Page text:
Voice teacher hits back at anti-old, ugly opera company

Voice teacher hits back at anti-old, ugly opera company


norman lebrecht

December 03, 2015

Knoxville Opera’s ageist, lookist casting policy has drawn first blood. Dr Claudia Friedlander, who runs a voice studio, has published an open letter to the opera company that can’t apparently get much right.

Claudia writes:

The objectification of singers based on age and appearance is ill-conceived and highly detrimental to opera as an art form. Opera companies prioritize these attributes over vocal excellence at their peril. The vocal and artistic maturity required for superb performances of these roles has nothing to do with the age of the singers, and the shape of their bodies ought to reflect the physical demands of singing rather than some preconceived aesthetic. Because opera is such a buyer’s market these days and there are more gifted singers than the profession can possibly employ, it might appear possible to cull singers over a certain age or weight from your applicant pool and still end up with a viable cast, but if opera is to not only survive but thrive we must be showcasing not merely viable singers but transcendent ones. 

There won’t be much transcendence at Knoxville any time soon.

Read Claudia’s full letter here.

knoxville opera


  • Dominic Stafford Uglow says:

    Knoxville Opera, Norman. In Tennessee…

  • Halldor says:

    Fair play – the original advert was ridiculous. But please, don’t let this unleash another spate of singers telling us that “opera is only about the voice – nothing else matters”.

  • Scott MacClelland says:

    Kentucky or Tennessee? Can’t be both.

  • Eddie Mars says:

    This daft teacher has clearly missed the point that opera is *theatre*. If the story requires credible young lovers who are students or seamstresses in C19th Paris, a 63-year-old performer is clearly unsuitable for the role.

    • V.Lind says:

      One of the most remarkable things I ever saw was Alicia Alonso, prima ballerina assoluta of the National Ballet of Cuba, dance Giselle just shy of her 50th birthday. At her first appearance, stepping out he cottage door, I was a little taken off-guard, but within moments had completely forgotten that middle-aged face above the body and movements of the village girl of perhaps 16. As she took her last curtains the face looked all right for the character too.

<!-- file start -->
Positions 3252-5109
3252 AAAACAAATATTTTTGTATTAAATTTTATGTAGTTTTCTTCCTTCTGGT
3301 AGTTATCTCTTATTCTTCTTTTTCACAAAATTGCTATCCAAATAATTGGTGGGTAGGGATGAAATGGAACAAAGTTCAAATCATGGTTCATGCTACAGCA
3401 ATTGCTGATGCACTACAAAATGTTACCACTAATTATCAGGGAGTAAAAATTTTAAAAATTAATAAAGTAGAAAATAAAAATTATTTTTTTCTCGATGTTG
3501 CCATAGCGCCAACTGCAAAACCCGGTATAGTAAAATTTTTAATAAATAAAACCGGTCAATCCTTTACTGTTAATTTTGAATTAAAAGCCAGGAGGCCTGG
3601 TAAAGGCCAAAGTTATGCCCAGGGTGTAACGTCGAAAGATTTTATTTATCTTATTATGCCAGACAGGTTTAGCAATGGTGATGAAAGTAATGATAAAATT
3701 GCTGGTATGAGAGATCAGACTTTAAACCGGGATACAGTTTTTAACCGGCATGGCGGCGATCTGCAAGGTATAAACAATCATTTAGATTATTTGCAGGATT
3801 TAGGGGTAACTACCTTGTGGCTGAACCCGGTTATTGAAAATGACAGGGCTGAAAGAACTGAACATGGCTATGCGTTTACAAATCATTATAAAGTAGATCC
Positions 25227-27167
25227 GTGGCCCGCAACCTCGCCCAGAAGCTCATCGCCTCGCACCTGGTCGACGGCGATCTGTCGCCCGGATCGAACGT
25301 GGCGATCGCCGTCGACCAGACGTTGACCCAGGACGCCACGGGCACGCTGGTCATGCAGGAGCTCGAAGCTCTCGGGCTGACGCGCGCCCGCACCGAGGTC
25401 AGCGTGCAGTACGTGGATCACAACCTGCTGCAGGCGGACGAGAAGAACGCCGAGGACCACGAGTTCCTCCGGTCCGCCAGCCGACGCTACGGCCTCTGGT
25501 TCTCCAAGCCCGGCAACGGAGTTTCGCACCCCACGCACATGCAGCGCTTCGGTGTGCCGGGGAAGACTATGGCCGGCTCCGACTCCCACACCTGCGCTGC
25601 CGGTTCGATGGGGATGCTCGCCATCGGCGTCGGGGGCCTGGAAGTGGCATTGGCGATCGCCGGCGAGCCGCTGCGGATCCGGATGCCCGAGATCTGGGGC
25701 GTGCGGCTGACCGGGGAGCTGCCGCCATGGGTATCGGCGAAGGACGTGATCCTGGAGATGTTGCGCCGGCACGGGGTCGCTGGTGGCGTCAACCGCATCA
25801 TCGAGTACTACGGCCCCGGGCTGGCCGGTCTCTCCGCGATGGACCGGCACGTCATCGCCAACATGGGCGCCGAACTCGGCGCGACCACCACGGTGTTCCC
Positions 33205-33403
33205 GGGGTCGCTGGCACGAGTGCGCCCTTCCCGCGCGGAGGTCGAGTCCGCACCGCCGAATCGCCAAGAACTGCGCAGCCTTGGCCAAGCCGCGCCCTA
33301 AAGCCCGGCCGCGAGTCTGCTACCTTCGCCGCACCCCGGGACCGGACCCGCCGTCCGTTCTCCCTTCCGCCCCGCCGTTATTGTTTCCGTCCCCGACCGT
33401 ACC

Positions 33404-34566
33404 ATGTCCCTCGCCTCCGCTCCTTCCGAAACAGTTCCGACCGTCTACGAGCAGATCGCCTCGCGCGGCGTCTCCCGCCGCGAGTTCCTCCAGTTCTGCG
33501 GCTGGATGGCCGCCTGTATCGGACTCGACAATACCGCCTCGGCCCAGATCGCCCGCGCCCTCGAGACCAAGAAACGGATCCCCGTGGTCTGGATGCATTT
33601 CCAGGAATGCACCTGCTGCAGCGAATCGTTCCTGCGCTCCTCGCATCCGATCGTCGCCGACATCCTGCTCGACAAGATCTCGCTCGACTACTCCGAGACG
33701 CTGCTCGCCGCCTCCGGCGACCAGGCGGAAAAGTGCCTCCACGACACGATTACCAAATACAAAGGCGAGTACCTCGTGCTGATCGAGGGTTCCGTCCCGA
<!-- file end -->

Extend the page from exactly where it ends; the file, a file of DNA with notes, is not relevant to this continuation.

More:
THAT’s the magic of theatre, combined with GREAT artistry. The same, I am reliably informed, took place with Fonteyn and Nureyev, dancing in everything from Giselle to Romeo and Juliet to Swan Lake to Marguerite and Armand.

      The same could happen with Fat Lucy as Rodolfo and it happened in reverse with Hvorostovsky, who sang Germont from his 20s (with sons who were sometimes older).

      If you want perfect-looking people, stick to rom-coms at the movies. Opera is about art, and where the artistry is the theatricality takes care of itself.

    • Maika'i Nash says:

      Daft teacher, you say? Because the primary goal is to hear a magnificent voice? This is opera, not musical theatre, where singers in that genre train simultaneously in dance. While I agree that a certain amount of appearance is important – this is ageist. You want “age-appropriate” casting? Then be prepared for a 15 year old Cio-Cio San? How about a 13-16 year old Isolde?? Really? You expect a young singer to pull that role out in their undergraduate experience? And why not a 13 year old Juliette for Gounod’s version.

      I agree that a 60 year old soprano may not be best suited for some of these roles. But to also expect people to be “attractive” which is completely subjective and shields this company from defining what they view as attractive. Which could, like the “daft teacher” said include racial discrimination and bigotry.

      The daft one isn’t the teacher. It’s you.

      • Eddie Mars says:

        No, it’s musical theatre. But then – you don’t actually *go* to opera, do you?

        The ad hominem content in your post only serves to discredit you.

        • jrh says:

          I worked with this director at this company for 10 years, In that time I saw him yell at audiences for clapping, instrumentalist,have autistic children removed from viewing outreach programs, and singers working for nothing at all or as little as 3 dollars an hour. Have seen first hand, the rejection letters to singers based on size alone.

        • Elizabeth says:

          Yes, opera technically IS musical theater BUT what I think the previous comment is trying to say is that it’s not Broadway where the casting is more about looks than in opera. You’re argument is based on semantics and I think we all understand the distinction these days between Musical Theater (Broadway) and Opera.